The Problem With BeyHive Bottom Bitch Feminism

December 15, 2013

The metaphor used in this post, as “unfortunate” as it may be, is right on time. Just as our foremothers and forefathers didn’t struggle for Civil Rights so that one day we could have a black drone-happy president, the feminists amongst them didn’t struggle so that we could uncritically embrace entertainers of the Beyonce variety as THE definition of what it means to be a feminist. The most stirring, relevant aspect of those past feminists always had a strong anti-capitalist bent because they recognized its impact on what it means to be a woman. So I say thank you to the writer(s) and keep the faith.

Real Colored Girls

Beyhive Booty

In Pimp Theory, a “bottom bitch” is the one in the whores’ hierarchy who rides hardest for her man. She’s the rock of every hustler economy and her primary occupation is keeping other ho’s in check and gettin’ that money. She isn’t trying to elevate the status of her sister ho’s. She isn’t looking to transform pimp culture. The bottom bitch is a token who is allowed symbolic power, which she uses to discipline, advocate for, represent and advance the domain of the stable.  In pop culture, she represents the trope of the chosen black female, loyal to her man and complicit in her own commodification.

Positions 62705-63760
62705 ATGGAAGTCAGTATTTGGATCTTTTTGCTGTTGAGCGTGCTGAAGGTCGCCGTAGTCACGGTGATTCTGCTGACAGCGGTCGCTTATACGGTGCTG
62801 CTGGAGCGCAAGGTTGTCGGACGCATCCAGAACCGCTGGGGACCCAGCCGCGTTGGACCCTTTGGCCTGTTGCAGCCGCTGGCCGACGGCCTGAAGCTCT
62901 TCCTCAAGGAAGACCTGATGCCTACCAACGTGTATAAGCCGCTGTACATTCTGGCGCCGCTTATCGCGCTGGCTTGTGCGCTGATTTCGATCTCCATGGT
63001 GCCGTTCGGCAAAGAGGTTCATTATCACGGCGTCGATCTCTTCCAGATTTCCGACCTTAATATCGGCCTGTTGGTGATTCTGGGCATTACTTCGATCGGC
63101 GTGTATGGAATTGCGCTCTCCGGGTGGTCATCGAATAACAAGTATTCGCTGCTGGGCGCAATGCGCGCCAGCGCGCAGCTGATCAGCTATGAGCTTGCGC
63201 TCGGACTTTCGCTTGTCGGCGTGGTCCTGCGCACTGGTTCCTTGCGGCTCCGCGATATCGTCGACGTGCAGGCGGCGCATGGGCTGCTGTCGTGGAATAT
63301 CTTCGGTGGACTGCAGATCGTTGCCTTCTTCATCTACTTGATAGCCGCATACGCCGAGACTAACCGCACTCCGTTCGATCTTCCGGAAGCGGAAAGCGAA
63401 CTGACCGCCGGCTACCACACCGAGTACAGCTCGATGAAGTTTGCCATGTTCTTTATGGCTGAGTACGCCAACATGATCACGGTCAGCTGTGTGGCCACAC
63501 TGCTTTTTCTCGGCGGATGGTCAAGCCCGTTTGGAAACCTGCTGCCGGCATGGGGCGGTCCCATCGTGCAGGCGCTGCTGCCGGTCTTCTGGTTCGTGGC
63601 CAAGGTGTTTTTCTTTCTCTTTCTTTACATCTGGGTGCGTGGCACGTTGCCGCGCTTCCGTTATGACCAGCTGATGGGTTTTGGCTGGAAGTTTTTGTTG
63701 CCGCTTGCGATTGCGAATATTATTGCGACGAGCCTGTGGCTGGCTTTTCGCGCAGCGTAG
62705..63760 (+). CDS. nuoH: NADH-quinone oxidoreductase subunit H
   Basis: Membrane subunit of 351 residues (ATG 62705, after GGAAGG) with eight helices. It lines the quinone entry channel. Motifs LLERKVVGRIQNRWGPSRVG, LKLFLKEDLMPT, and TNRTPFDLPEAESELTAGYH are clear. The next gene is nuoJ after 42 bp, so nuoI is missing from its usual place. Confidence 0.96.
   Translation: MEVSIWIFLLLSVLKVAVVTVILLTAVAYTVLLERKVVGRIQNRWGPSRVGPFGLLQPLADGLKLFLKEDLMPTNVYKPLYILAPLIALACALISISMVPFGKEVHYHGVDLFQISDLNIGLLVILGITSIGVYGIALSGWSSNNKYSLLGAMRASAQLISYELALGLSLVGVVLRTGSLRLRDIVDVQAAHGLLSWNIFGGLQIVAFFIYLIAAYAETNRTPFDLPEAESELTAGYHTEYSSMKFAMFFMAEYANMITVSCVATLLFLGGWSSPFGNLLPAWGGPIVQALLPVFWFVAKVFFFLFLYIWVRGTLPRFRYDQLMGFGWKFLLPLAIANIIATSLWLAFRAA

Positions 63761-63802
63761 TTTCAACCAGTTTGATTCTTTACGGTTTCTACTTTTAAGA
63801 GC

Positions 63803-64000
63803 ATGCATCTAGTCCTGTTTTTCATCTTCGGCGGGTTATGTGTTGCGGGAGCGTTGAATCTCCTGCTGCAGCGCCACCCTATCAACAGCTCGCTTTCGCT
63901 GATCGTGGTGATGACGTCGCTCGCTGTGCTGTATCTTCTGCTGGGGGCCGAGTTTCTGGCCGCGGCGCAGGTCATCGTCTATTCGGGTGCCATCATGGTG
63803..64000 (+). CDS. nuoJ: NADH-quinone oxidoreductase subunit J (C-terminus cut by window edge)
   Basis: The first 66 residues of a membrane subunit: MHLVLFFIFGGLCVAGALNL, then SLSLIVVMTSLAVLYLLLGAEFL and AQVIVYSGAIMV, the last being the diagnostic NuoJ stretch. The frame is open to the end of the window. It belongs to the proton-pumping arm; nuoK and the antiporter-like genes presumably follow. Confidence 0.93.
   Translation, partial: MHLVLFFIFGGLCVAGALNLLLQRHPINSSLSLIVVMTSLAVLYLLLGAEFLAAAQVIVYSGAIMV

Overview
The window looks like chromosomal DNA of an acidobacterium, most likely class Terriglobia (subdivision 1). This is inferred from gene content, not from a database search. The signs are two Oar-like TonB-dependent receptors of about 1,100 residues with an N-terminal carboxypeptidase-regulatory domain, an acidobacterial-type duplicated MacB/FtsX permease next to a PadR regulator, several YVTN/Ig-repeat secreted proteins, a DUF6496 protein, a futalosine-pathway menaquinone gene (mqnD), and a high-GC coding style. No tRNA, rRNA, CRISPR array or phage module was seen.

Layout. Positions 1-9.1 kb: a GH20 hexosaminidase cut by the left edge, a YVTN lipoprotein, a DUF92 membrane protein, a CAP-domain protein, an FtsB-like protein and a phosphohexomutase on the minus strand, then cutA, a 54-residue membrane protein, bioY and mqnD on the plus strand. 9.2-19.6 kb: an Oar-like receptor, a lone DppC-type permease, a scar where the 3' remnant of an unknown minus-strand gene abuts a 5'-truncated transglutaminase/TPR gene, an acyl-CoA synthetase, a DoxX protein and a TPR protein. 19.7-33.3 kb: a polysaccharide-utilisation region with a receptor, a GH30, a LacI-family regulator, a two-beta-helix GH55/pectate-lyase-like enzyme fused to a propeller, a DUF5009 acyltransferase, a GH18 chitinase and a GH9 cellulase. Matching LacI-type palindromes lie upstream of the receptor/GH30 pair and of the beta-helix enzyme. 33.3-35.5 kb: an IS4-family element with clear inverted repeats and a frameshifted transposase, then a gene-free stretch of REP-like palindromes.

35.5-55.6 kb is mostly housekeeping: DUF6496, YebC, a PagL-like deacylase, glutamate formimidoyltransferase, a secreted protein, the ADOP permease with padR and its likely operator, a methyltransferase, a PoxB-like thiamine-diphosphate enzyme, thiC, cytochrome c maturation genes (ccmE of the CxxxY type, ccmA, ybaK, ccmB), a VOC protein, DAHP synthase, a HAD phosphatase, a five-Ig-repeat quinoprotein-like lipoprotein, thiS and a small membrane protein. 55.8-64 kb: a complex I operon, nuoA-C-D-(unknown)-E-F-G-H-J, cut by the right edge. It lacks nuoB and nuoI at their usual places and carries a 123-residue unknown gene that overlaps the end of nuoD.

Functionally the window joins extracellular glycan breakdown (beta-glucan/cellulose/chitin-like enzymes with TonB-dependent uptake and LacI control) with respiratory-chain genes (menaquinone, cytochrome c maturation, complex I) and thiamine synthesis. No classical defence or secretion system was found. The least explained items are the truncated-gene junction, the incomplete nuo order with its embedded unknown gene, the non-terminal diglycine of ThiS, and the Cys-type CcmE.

In hip hop vernacular she has emerged as the “Boss Bitch” or “Bawse”, titles you’ll hear used liberally across urban/pop discourses – from the streets to rappers to the hip hop, basketball and ATL housewives.  What she represents is an appearance of power within…

View original post 808 more words

2 Responses to “The Problem With BeyHive Bottom Bitch Feminism”

  1. Thank you. It’s one of the most apt critiques I’ve read and as such, is appreciated.

  2. Much love to you for the astute analysis and deep read of our piece. It was written with much reflection and consideration and we appreciate folk taking the time to read it deeply and not rush to hateration. Let the ideas marinate. You’ll see we’re not anti Bey or her project. But we are here to interrogate her with the seriousness that black feminist & womanist legacies require. In solidarity!

Leave a Reply

Fill in your details below or click an icon to log in:

WordPress.com Logo

You are commenting using your WordPress.com account. Log Out / Change )

Twitter picture

You are commenting using your Twitter account. Log Out / Change )

Facebook photo

You are commenting using your Facebook account. Log Out / Change )

Google+ photo

You are commenting using your Google+ account. Log Out / Change )

Connecting to %s

%d bloggers like this: